Human tumor-specific T lymphocytes: Does function matter more than number?

Institute of Cellular Pathology, Université catholique de Louvain, Avenue Hippocrate 74, UCL 7459, B-1200 Brussels, Belgium.
Current Opinion in Immunology (Impact Factor: 7.48). 07/2005; 17(3):320-5. DOI: 10.1016/j.coi.2005.03.002
Source: PubMed


In recent years, several clinical trials have involved the vaccination of cancer patients with tumor-specific antigens that are recognized by T lymphocytes. Anti-vaccine T-cell responses in these patients have been monitored on the assumption that their magnitude would correlate with clinical efficacy. Although analysis of these data show that such a correlation is emerging, detailed analyses of the few patients who benefit clinically from the vaccinations suggest that the function of the anti-vaccine T cells might be more important than their number. Recent studies show that in cancer patients numerous tumor-specific T cells appear to be quiescent in the presence of the tumor. Understanding how an efficient vaccine interferes with this coexistence is one of the current challenges of cancer immunotherapy.

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Available from: Pierre G Coulie, Jul 11, 2014
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    • "The mechanisms underlying the suppressive effects of Tregs include inhibiting the activity of a variety of immune cells that are tumor specific such as CD4 and CD8 cells, B cells, NK cells, natural killer T cells (NKT), and DCs [19] [20] [21]. Both types of T cells, CD4 and CD8 cells, are considered key components against tumors [22] [23]. Further, NK cells destroy tumor cells that have reduced the expression of MHC class I but still express ligands for activating receptors of NK cells [24]. "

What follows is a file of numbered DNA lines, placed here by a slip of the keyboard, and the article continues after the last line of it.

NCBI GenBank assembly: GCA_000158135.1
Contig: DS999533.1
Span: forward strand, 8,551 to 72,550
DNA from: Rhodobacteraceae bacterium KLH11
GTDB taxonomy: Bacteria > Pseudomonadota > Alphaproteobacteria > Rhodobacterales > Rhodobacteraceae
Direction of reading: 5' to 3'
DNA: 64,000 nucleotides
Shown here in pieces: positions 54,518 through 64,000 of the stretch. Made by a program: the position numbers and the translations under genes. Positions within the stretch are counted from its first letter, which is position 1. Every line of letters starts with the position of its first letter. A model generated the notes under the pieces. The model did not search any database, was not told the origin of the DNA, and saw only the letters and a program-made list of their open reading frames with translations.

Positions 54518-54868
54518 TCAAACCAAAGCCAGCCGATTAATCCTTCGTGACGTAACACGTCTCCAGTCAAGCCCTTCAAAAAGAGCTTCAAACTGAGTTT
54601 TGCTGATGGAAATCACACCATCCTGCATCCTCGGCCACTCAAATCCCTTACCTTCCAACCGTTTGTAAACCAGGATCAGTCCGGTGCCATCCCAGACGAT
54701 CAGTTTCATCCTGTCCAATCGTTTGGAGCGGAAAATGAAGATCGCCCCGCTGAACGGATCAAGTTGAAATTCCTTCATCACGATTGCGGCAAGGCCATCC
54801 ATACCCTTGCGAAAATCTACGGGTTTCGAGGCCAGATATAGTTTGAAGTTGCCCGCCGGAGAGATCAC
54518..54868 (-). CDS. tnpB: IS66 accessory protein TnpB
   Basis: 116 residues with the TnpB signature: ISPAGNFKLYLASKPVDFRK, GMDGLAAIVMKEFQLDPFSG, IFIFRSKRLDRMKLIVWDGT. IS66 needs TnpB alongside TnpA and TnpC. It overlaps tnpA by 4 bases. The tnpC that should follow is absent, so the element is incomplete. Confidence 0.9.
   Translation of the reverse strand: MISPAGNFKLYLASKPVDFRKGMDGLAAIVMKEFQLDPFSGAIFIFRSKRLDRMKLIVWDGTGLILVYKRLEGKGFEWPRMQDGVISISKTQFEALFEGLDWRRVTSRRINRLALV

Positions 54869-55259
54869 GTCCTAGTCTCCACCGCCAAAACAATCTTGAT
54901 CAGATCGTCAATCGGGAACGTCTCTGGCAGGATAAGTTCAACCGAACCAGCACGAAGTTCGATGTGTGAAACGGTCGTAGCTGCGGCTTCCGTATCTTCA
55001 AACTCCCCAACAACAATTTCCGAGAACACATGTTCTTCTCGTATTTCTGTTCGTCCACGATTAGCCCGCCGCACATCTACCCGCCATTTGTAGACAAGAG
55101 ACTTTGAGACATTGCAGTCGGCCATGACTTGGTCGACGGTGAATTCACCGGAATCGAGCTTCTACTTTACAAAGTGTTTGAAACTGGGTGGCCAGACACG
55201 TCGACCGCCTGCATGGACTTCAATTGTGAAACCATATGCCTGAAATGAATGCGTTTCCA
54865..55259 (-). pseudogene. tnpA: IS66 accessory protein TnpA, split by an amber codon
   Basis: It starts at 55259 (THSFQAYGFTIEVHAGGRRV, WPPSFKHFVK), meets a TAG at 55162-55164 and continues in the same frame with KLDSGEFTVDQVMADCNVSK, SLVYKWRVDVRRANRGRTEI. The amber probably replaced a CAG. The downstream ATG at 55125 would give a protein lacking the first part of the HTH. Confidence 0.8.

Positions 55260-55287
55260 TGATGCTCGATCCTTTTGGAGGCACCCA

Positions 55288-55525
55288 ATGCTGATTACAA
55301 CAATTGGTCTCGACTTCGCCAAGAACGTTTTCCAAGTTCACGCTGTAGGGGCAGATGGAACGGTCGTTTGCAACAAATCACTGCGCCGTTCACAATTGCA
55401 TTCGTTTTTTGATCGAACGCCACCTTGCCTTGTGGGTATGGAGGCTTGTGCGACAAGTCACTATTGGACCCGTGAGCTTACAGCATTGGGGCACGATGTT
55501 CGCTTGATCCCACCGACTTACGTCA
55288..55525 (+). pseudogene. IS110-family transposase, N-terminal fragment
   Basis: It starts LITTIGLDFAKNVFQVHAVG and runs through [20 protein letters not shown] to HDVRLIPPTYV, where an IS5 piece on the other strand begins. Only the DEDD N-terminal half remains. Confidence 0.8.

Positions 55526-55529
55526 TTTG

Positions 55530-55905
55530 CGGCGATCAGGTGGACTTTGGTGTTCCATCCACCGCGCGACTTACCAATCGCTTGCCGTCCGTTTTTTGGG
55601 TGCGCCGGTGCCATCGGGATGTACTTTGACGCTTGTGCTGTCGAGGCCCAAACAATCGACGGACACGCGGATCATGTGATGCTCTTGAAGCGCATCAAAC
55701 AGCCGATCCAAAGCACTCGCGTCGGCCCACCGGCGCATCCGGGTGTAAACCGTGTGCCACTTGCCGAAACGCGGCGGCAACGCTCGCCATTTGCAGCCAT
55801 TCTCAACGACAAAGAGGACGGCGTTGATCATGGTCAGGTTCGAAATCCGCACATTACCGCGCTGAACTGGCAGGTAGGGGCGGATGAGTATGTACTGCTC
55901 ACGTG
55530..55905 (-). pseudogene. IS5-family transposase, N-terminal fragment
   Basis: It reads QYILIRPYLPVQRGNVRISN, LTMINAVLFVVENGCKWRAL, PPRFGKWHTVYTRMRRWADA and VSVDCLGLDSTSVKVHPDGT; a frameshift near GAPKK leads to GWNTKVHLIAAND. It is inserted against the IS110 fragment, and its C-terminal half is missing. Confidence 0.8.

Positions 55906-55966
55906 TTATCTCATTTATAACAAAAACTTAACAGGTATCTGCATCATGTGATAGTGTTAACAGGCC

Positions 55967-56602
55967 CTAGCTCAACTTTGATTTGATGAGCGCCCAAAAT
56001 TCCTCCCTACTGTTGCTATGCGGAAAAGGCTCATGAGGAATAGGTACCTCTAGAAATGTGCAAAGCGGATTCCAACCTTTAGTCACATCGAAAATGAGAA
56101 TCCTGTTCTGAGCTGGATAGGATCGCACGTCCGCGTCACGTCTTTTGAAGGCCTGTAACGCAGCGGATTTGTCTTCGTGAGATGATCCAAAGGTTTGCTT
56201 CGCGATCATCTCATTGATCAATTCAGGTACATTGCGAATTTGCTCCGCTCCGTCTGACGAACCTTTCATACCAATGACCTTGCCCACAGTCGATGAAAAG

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    04/2011; 2011:269519. DOI:10.1155/2011/269519
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    • "Regulatory T cells and cancer T lymphocytes that recognize TAA have been identified in blood, lymph nodes and at the tumour site of patients with advanced cancer. Expansion of these anti-tumour T cells in vitro is used to establish tumourspecific T cell lines, which have the ability to destroy tumour cells both in vitro and in vivo (Coulie and Connerotte, 2005). However, spontaneous tumour regression is rare, and although many immunotherapeutic trials have shown their ability to enhance the number of anti-tumour T cells, this strategy does not always coincide with metastasis eradication (Escobar et al., 2005; Lo´pez et al., 2004; Nestle et al., 1998, 2005). "
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